By Costas Lapavitsas
Costas Lapavitsas (ed.)
In this significant and well timed quantity, a couple of recognized political economists draw at the insights of Marxist and different heterodox economists to argue that the turmoil of 2007 to 2009 represents a problem of financialized capitalism which can in simple terms be understood via tracing out the structural adjustments within the glossy international economic climate. conscientiously studying household and foreign facets of the financialization of capitalism over the last thirty years, the members persuasively show that the continuing monetary situation started within the sphere of finance, unfold to construction, after which turned a global recession.
With Contributions From
Carlos Morera Camacho • Paulo L. Dos Santos • Gary Dymski • Nuray Ergüneş • Makoto Itoh • Costas Lapavitsas • Juan Pablo Painceira • Demophanos Papadatos • José Antonio Rojas Nieto
Read Online or Download Financialisation in Crisis (Historical Materialism Book Series, Volume 32) PDF
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Extra info for Financialisation in Crisis (Historical Materialism Book Series, Volume 32)
Consequently, commercial banks strove to evade the regulations by shifting assets off the balance-sheet as well as by trading CDSs, which lowered the risk-weighting of their assets. Therefore, Basle II effectively promoted securitisation. By engaging in investmentbanking practices, commercial banks could continually ‘churn’ their capital, seemingly keeping within regulatory limits, while expanding assets on and off the balance-sheet. In this marvellous world, banks appeared to guarantee solvency while becoming more liquid.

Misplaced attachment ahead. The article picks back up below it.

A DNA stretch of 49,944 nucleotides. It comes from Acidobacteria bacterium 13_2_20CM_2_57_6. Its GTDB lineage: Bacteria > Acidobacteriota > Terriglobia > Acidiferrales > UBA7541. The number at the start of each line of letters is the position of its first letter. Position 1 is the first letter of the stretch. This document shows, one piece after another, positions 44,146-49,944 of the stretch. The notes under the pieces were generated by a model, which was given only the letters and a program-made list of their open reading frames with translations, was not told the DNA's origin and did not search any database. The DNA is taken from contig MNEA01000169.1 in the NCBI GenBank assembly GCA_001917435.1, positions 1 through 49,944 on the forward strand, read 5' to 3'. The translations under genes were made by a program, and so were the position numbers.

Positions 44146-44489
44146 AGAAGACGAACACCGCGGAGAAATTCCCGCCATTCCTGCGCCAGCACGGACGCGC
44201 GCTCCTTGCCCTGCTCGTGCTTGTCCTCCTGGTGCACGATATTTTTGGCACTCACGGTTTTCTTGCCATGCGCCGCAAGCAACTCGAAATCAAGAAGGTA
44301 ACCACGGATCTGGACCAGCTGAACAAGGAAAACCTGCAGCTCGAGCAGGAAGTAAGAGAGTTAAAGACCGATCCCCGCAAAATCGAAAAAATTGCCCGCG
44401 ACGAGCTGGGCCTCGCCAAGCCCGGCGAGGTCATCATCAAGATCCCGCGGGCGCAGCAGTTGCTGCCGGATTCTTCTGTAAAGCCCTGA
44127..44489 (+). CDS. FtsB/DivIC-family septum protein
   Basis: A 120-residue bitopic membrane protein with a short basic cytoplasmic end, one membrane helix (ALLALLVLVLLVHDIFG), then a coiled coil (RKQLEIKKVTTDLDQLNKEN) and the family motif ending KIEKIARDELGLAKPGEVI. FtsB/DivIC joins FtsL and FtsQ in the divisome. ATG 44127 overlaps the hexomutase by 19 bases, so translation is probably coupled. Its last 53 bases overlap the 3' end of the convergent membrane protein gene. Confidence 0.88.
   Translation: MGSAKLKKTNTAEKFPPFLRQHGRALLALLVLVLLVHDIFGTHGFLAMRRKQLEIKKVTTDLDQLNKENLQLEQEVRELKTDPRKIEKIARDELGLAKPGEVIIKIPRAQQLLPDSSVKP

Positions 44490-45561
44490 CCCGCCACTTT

Subprime mortgages were precisely loans for which the threshold was low. Banks have also begun to estimate the risk of default of their assets by applying mathematically-based models that utilise historical rates of default. These estimates are largely extrapolations from past trends, stress-tested within limits indicated by data. 37 On this basis, banks estimate their ‘Daily Earnings at Risk’ (DEAR), that is, the probability that the value of their assets would decline below a certain level on a daily basis.
Consider the following for the USA, Japan and Germany. There are differences among countries in this respect. US-corporations, for instance, rely more heavily on issuing bonds. These differences reflect the bank-based character of the German and Japanese financial systems as opposed to the market-based character of the US-system, briefly discussed in Section 6. But the trend is not in doubt, as is shown in Figure 1. Put in Marxist terms, monopolies have become less reliant on banking credit to finance fixed capital.